450 Semi 2: Davi Millsaps grabbed the holeshot in this one but took on heavy pressure from Trey Canard early. But Millsaps stepped it up, he and Canard handling the big triple-triple before the dragon’s back with ease. They pulled away from James Stewart, who looked to be just trying to ride safely. Justin Bogle actually pulled up on Stewart on the final lap in a fight for third, just ahead of a huge battle for the final transfer between Vince Friese and Jake Weimer. Millsaps hung on to win, while Weimer bumped Friese in the final corner to try to get the spot—he ended up crashing, and Friese got the position.
450 Semi 1: Mike Alessi is still a holeshot machine! He holeshot his heat, he holeshot his semi. This time he held on to win it. Christophe Pourcel and Weston Peick ran second in third but late in race, Pourcel tagged a tough block and went down. This moved Peick to second, Tommy Hahn to third and Nick Schmidt to fourth. Pourcel clung to the final transfer, just ahead of Kyle Cunningham, who has now jumped up to a 450 for the MotorcycleSuperstore.com Suzuki team.
250 LCQ: After two big crashes in his heat, Tonus really needed to bounce back in this LCQ. He did, starting second and getting around Jimmy Albertson to win it. Albertson crashed in his heat while running fourth and is riding with a broken foot—but considering all that he’s riding well. Benny Bloss, your Horizon Award winner from Loretta’s last summer, took third to make his first main. Anthony Rodriguez took the final spot in the main on his new Traders Kawasaki ride, Tyler Beremen was just short.
450 Heat 2: Ken Roczen pulled a huge holie in this one, but Cole Seely got inside in turn one to get close to him. Those two put on quite a show, with Seely showing speed in some sections and even pulling up side-by-side with Kenny, only for Roczen to hold each pass attempt at bay. It even went down to the final corner, with Seely cutting inside and showing Kenny a wheel. But Roczen held on for the win. Right behind them came the same situation, as Jason Anderson had moved around Davi Millsaps and Marvin Musquin, but Musquin cut inside in the final corner and almost got him. Anderson hung on for third.
This one also featured a huge crash on the first lap with Andrew Short, Wil Hahn and Phil Nicoletti. It was ugly--we hope they're able to return for the semis. It looked like Short drifted into Nicoletti's line, sending them both to the ground, and then Hahn got caught in the mess.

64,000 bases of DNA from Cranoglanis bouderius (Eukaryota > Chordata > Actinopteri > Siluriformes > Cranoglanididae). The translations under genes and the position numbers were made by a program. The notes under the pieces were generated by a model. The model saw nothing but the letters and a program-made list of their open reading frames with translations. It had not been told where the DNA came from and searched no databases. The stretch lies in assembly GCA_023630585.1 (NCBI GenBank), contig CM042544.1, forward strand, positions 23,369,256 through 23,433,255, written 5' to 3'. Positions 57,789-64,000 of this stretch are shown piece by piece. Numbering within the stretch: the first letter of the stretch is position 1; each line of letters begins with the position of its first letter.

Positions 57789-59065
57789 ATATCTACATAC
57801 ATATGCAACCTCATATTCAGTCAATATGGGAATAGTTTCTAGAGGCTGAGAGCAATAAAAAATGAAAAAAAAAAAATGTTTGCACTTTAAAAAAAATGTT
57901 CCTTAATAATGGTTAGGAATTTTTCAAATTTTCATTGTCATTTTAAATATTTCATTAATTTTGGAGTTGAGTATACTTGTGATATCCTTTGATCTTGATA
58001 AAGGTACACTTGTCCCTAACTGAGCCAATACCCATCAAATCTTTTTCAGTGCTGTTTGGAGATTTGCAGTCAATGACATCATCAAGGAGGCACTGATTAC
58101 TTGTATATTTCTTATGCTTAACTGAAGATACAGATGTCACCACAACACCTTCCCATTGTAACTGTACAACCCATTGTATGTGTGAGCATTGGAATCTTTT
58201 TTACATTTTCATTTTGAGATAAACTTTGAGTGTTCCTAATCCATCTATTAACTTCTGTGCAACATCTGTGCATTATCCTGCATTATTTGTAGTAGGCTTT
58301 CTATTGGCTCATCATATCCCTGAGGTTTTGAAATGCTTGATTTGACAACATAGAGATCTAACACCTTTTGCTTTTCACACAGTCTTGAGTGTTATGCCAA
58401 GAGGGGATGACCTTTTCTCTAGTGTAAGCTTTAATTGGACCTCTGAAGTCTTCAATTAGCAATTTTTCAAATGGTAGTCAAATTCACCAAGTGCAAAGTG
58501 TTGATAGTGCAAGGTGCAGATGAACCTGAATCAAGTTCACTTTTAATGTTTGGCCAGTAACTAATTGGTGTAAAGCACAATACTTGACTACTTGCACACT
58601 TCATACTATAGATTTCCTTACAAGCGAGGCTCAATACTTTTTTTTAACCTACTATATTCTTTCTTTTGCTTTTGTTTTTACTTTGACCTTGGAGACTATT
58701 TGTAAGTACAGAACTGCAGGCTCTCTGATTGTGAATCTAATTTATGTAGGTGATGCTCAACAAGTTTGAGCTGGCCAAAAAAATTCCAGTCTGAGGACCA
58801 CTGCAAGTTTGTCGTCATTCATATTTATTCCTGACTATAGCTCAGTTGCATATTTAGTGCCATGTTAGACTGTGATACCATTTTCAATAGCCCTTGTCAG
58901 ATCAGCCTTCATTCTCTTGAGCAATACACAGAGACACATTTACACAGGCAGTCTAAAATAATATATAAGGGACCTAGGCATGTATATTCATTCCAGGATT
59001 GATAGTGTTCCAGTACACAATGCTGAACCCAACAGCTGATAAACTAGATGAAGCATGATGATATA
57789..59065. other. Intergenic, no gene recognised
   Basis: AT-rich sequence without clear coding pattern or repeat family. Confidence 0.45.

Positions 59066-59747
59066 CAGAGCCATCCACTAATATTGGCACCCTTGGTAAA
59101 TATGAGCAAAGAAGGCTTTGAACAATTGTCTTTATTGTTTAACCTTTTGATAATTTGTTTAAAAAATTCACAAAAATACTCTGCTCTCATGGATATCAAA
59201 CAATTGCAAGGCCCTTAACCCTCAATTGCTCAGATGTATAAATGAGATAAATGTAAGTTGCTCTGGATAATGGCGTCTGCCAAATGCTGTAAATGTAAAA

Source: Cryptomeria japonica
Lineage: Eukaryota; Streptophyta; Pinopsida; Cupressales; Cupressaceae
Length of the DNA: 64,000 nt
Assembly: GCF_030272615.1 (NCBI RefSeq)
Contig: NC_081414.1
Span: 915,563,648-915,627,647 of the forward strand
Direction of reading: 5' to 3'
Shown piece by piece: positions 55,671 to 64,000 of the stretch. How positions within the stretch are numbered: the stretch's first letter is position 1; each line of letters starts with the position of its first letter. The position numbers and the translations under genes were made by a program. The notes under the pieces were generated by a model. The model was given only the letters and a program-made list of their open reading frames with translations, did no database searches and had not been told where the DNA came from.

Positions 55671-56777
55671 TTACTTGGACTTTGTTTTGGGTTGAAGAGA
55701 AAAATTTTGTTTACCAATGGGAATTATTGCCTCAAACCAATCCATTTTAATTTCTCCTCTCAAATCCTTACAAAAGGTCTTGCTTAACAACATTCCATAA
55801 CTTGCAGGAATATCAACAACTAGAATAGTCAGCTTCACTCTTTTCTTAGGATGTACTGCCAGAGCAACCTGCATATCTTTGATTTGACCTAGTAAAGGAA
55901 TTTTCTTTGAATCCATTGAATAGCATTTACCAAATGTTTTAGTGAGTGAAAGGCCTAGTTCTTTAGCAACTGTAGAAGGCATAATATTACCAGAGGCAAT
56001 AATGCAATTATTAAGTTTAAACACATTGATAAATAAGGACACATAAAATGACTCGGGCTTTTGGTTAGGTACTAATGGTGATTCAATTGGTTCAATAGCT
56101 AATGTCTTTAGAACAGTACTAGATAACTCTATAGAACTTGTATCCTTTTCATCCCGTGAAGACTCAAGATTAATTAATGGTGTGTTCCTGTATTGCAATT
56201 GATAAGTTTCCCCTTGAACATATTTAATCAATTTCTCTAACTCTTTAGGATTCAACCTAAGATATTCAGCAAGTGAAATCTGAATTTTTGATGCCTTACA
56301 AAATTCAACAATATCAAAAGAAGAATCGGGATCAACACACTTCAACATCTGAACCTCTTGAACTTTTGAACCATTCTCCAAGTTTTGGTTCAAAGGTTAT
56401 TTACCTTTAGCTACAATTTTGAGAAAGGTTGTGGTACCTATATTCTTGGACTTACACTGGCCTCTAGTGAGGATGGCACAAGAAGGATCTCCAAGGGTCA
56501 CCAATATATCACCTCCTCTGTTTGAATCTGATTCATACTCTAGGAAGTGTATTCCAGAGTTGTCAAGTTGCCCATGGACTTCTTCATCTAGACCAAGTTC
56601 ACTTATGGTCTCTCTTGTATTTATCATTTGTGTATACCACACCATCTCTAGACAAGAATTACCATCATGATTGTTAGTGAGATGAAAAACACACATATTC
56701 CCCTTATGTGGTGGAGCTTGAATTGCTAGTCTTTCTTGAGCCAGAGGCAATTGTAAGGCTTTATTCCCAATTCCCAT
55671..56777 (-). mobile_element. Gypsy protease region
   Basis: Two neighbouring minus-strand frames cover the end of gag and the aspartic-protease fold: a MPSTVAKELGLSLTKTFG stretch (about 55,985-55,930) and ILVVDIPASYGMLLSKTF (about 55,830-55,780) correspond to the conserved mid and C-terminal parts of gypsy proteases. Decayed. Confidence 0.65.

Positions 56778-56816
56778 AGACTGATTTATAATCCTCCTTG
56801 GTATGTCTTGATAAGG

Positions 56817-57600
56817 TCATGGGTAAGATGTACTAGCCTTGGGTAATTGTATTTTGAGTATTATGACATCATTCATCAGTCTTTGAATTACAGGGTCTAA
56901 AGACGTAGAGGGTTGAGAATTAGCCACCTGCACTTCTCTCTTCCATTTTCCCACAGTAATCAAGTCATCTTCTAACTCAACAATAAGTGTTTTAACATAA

450 Heat 1: Mike Alessi’s starts are absolutely back! He grabbed the holeshot in this one over Brayton, and Brayton got him for the lead in the whoops. Moments later the returning James Stewart leaped past Alessi, and the crowd went crazy. Then came a snarling #deepfield pack, with Eli Tomac, Ryan Dungey, Chad Reed and Trey Canard. Canard might have been the fastest of the group, passing Reed and then Dungey with a wild move. A few laps later, Stewart tucked the front end in the sand turn and went down, Canard tried to adjust his line to miss him and crashed, too. This let Tomac and Dungey slide past, but meanwhile Brayton was already gone. Stacked heat but the BTOSports.com KTM man comes out on top.
250 Heat 2: When the gate dropped for this heat, it actually didn’t. A few gates didn’t go down—although it looked like a few riders might have just jumped early and ran into it. Either way, the race was red flagged and poor Josh Bartosh, who was leading, was sent back to try it again with the rest of the riders. On the second start, Malcolm Stewart, who was one of the riders stuck in the gate the first time, got the early lead. He absolutely checked out from there, winning it by about 10 seconds. Shane McElrath rode to a solid second. And poor Josh Bartosh started fourth, crashed in the whoops, and then crashed again before finishing last. Better luck in the LCQ!
250 Heat 1: Martin Davalos never forgets how to win heat races. The Rockstar Energy Husqvarna rider led heat one into turn one but Dakota Alix, now a KTM privateer after a two-year run with the old Orange Brigade KTM team, busted through to grab the lead. Davlos got him back in the whoops and took off for the win, the first shot fired in this 250SX East Championship. Tyler Bowers rode up to second but lost some ground to Davalos in the end. Other contenders got bad starts. Jeremy Martin had to come through traffic for sixth. Arnaud Tonus was 18th early and wasn’t putting in a charge—he ended up finishing in 18th, actually, and will have to go to the LCQ. That’s a troubling development for the rider who missed most of last year with an illness.
Final Practice Report
This Atlanta track is breaking down in ways we haven't seen in tracks on the west, and it's cool to see the difference. Riders have to smart, and line choice will be key. In the final session, Christophe Pourcel showed he knows how to pick those lines, taking the fastest time in the session, which also became the fastest time overall. Ryan Dungey was second fastest, but, like last week, he never used that insideline/get to the transponder/roll the finish line technique. When the races begin, Dungey will be fast as usual.